What changes when there is more gender equality? That is the question that we are invited to reflect upon during this year’s International Women’s Day (8 March). Picture it, says UN Women, empowering women means empowering humanity.
According to a report by ActionAid, economic inequality for women costs a staggering USD 9 trillion per year in the developing world. If women and men had more equality at work, it would increase gross domestic product (GDP) in various countries by between 5 % and 34 %, says the International Monetary Fund. “Countries with higher levels of gender equality have higher economic growth. Companies with more women on their boards have higher returns to shareholders. Parliaments with more women consider a broader range of issues and adopt more legislation on health, education, anti-discrimination and child support,” explains UN Women’s Executive Director Phumzile Mlambo-Ngcuka.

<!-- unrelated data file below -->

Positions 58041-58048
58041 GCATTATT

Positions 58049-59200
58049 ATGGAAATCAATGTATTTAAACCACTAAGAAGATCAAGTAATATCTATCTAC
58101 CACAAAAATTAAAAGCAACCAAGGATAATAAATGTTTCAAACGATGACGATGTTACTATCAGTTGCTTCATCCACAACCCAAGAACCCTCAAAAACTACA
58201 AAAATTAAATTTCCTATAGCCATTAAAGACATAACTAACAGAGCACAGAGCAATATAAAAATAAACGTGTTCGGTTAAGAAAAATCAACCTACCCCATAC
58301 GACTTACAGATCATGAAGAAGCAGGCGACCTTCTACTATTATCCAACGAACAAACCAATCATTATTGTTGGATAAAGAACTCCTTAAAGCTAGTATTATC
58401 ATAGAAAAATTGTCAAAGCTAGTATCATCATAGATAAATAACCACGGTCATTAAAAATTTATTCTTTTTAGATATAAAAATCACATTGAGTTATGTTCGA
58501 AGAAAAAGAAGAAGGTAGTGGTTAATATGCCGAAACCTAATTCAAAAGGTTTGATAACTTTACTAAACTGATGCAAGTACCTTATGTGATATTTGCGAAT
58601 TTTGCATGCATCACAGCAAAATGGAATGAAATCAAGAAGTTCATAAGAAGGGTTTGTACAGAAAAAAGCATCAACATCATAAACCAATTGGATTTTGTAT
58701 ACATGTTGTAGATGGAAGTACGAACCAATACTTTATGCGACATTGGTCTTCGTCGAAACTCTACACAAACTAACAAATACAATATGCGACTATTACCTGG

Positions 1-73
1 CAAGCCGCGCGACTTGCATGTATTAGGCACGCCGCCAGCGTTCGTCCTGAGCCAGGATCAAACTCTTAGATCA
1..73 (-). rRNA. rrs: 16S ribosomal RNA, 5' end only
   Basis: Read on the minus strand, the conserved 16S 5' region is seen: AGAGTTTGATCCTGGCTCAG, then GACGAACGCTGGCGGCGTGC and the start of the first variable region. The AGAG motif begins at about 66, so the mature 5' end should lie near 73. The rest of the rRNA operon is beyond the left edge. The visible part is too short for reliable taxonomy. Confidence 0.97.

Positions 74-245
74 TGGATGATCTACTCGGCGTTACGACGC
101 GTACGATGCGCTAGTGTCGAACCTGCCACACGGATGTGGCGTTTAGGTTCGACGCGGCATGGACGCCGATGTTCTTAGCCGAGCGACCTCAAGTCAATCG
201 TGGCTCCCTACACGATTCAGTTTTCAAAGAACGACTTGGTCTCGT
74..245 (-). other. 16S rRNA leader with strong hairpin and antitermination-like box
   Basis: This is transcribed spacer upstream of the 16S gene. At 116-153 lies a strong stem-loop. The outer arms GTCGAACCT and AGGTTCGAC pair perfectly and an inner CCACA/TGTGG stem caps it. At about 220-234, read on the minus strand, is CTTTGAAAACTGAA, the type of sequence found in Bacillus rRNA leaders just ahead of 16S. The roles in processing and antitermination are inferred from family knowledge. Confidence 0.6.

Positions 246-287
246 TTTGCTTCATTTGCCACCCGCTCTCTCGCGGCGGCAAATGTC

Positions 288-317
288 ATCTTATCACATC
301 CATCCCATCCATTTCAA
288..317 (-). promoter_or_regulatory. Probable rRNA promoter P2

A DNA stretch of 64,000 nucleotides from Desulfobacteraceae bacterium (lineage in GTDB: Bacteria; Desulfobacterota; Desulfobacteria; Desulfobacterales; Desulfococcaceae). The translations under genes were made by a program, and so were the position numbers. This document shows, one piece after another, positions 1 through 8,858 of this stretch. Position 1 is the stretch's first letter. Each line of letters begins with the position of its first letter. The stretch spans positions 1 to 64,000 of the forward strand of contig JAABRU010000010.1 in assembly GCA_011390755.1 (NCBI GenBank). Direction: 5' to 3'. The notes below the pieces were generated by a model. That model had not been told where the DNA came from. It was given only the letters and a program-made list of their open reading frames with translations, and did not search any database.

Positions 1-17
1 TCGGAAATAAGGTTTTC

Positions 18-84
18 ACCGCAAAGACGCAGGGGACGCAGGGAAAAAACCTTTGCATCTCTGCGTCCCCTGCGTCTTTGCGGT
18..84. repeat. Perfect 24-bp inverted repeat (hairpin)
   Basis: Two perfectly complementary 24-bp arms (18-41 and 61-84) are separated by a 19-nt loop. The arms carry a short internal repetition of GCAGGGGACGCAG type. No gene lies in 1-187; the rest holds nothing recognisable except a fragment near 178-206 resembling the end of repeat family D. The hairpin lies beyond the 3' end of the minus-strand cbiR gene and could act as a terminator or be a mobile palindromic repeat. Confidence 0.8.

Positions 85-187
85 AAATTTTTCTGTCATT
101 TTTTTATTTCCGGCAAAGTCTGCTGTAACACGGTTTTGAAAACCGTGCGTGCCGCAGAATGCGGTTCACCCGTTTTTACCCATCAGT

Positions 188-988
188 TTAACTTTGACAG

So why are we not there yet? Cultural, economic and societal barriers to progress are still in place in many parts of the world. In the technical world of standards, women are getting increasingly involved, and many of them are leaders of the ISO technical committees where standards are developed, covering everything from IT to finance. Yet there is still a long way to go as a disproportionate majority of participating experts are men.
Which is why this year we invited some of the CEOs who are leading their country’s national standards body and ISO member, to speak up and inspire the next generation of women leaders. In the video, these outstanding women tell us why they love their jobs, as an invitation to all – but especially women – to join the standards community.
“The world of standards is an exciting place to be in today. We are creating solutions to many of the world’s toughest challenges like climate change, sustainability and economic growth. Gender equality is not about putting women on high positions to ‘meet numbers’, but to benefit from the best talent that humanity has to offer, whatever their gender,” says ISO Secretary-General Rob Steele.